The conference began with special presentation by Dr. Anand Pandya, the co-founder of Disaster Psychiatry Outreach and former President of NAMI. Dr. Pandya detailed proper culturally component disaster response and the need to eliminate stigma in order to provide the best psychiatric services following a crisis and how that contributes to reducing suicide.

Following Dr. Pandya's remarks there was a presentation of colors and beautiful rendition of the Star Spangled Banner sung by NAMI-NYS's Jean Ryan. Then Albany Mayor Kathy Sheehan joined NAMI-NYS in presenting the 2017 Criminal Justice award to Lt. Willie Flack of the Albany Police Department.

Click here to watch a news story from the Capital Region CBS affiliate on the award presentation.

The 2017 Max Gabriel Award was presented to Sean Tuckey. The Zero Suicide panel followed the award presentation.




Saturday began with a session on self-care and wellness strategies led by Paul Margolies, PhD, Associate Director of New York State Psychiatric Institute's Center for Practice Innovations. The session on novel clinical approaches featured Alan Fruzzetti, PhD, Program Director of the 3East Boys Intensive Program and the director of Family Services for 3East Continuum at Harvard Medical School's McLean Hospital.

As is a proud tradition for NAMI-NYS, Saturday morning also featured an update on the work conducted by the National Institute of Mental Health (NIMH). Kathleen R Merikangas, Ph.D, Chief of NIMH's Genetic Epidemiology Research Branch, presented on her landmark community-based family study of affective spectrum disorders and their overlap with other mental disorders and medical disorders.

The morning session concluded with the presentation of the NAMI-NYS Excellence in Research Award, presented to Kristen Brennand, PhD, Director of Brennand Laboratory at the Ichahn Medical Institution. Dr. Brennand presented on her work developing in vitro models for schizophrenia in order to identify novel insights into the molecular and cellular phenotypes of mental illness.

The lunch session featured the panel discussion Recovery is Possible which was moderated by John Allen, the New York State Office of Mental Health's Special Advisor to the Commissioner. John detailed how prognoses for recovery have changed since he was diagnosed with schizophrenia as a young man. He also explained how at any given time he can have up to twelve voices talking to him. All panelists have overcome severe and persistent mental illness and provided their insights, stories, struggles, hopes and recovery strategies.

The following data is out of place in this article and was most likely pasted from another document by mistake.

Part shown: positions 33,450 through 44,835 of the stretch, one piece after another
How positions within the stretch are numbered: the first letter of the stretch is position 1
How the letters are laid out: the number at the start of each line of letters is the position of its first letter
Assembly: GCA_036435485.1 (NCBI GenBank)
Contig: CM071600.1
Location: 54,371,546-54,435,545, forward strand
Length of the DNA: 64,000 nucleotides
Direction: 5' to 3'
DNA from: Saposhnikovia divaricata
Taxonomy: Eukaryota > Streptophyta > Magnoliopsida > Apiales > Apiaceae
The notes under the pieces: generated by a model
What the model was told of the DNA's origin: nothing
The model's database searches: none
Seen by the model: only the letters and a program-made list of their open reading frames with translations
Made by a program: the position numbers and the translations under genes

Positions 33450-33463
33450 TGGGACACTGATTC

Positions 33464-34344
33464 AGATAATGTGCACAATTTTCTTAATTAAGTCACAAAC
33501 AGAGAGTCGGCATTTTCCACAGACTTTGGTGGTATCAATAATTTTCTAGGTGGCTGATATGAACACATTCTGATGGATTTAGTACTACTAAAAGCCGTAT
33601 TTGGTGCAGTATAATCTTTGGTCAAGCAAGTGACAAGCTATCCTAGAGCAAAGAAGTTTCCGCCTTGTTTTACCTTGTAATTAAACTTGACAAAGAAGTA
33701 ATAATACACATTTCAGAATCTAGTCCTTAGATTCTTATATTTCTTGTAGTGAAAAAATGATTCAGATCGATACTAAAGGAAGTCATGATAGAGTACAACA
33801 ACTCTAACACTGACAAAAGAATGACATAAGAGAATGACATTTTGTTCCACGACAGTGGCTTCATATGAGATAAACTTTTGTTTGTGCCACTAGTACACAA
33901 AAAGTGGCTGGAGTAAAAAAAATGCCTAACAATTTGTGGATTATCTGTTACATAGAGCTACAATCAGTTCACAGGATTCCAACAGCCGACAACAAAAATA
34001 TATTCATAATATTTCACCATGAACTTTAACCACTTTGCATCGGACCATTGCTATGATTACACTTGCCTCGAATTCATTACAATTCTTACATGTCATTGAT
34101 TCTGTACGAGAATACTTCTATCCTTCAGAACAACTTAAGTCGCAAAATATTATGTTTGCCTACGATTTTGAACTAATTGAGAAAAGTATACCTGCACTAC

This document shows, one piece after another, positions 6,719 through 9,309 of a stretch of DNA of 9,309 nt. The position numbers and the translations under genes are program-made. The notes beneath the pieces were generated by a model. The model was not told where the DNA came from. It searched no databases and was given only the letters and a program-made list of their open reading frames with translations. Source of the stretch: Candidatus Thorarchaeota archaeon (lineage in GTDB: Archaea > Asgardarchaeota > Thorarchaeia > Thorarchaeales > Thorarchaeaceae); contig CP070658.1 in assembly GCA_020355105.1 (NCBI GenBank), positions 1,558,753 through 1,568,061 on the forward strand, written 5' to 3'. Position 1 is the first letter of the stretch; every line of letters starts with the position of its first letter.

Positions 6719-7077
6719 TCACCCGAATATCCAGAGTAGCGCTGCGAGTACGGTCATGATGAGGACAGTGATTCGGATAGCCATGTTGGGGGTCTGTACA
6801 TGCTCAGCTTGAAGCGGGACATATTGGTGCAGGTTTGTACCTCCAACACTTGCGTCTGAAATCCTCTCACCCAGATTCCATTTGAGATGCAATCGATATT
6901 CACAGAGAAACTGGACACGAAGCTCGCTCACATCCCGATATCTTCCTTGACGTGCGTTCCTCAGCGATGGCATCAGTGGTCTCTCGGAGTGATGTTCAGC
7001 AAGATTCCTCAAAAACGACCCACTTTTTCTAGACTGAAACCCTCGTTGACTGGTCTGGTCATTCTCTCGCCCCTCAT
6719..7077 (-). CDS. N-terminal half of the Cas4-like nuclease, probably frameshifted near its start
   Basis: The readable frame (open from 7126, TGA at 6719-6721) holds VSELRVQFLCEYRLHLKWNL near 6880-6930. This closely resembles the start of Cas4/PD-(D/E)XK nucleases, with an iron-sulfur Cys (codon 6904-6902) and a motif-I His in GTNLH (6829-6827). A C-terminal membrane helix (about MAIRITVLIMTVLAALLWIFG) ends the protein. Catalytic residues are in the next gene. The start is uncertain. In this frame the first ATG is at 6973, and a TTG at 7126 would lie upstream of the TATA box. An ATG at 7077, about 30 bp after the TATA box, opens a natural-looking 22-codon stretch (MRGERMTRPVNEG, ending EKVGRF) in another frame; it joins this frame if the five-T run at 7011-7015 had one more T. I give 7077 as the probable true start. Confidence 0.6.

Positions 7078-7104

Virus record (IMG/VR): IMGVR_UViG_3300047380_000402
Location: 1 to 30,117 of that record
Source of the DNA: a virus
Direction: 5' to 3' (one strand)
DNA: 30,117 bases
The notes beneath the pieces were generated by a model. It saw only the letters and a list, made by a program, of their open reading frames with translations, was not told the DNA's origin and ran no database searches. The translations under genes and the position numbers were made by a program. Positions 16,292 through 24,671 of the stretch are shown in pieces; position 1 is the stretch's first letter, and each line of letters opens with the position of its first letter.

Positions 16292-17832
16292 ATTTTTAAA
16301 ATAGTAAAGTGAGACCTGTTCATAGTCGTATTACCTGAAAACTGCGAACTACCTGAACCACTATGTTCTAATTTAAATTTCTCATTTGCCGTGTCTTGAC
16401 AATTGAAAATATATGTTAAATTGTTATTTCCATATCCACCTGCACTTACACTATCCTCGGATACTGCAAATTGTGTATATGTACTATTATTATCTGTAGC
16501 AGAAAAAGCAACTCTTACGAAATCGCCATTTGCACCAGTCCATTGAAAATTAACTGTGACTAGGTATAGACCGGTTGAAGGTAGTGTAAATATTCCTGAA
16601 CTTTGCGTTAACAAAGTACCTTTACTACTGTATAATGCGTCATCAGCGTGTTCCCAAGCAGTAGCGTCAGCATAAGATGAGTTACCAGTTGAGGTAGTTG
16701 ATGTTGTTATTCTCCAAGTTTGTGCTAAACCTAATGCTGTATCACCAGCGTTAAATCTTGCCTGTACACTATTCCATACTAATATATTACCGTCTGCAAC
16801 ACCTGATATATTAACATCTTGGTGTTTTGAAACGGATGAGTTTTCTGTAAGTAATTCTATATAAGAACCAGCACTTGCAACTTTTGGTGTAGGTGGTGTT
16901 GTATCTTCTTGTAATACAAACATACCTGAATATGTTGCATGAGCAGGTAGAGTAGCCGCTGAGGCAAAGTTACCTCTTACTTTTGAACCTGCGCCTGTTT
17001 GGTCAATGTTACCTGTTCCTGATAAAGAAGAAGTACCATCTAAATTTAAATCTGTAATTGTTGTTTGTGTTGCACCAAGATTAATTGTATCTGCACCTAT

Past NAMI President and current Director for the Office of Consumer Affairs and Center for Mental Health Services at SAMHSA, Keris Jan Myrick, detailed her successes but also the issues she continues to face while living with schizophrenia. These included not being taken seriously by doctors about a physical issue because they saw a psychiatric diagnosis and how when she was hospitalized she did not receive enough support from friends.

Hakeem Rahim, one of NAMI-NYS's leading faces of recovery told his story which has taken him from developing severe delusions caused by bi-polar disorder while at Harvard University to traveling the globe informing students about mental health, testifying before the U.S. Senate and being one of the featured faces of recovery in the New York City Thrive campaign.

Amanda Lipp chronicled her experience of a psychiatric hospitalization her freshman year of college and how creativity, determination and support of friends and family have helped her recovery. Amanda is a filmmaker who is in the process of producing films for the NYS Office of Mental Health's OnTrackNY program. She debuted the film Sebastian which tells the story of a student at Syracuse University who has schizophrenia.

Click here to watch the five minute film.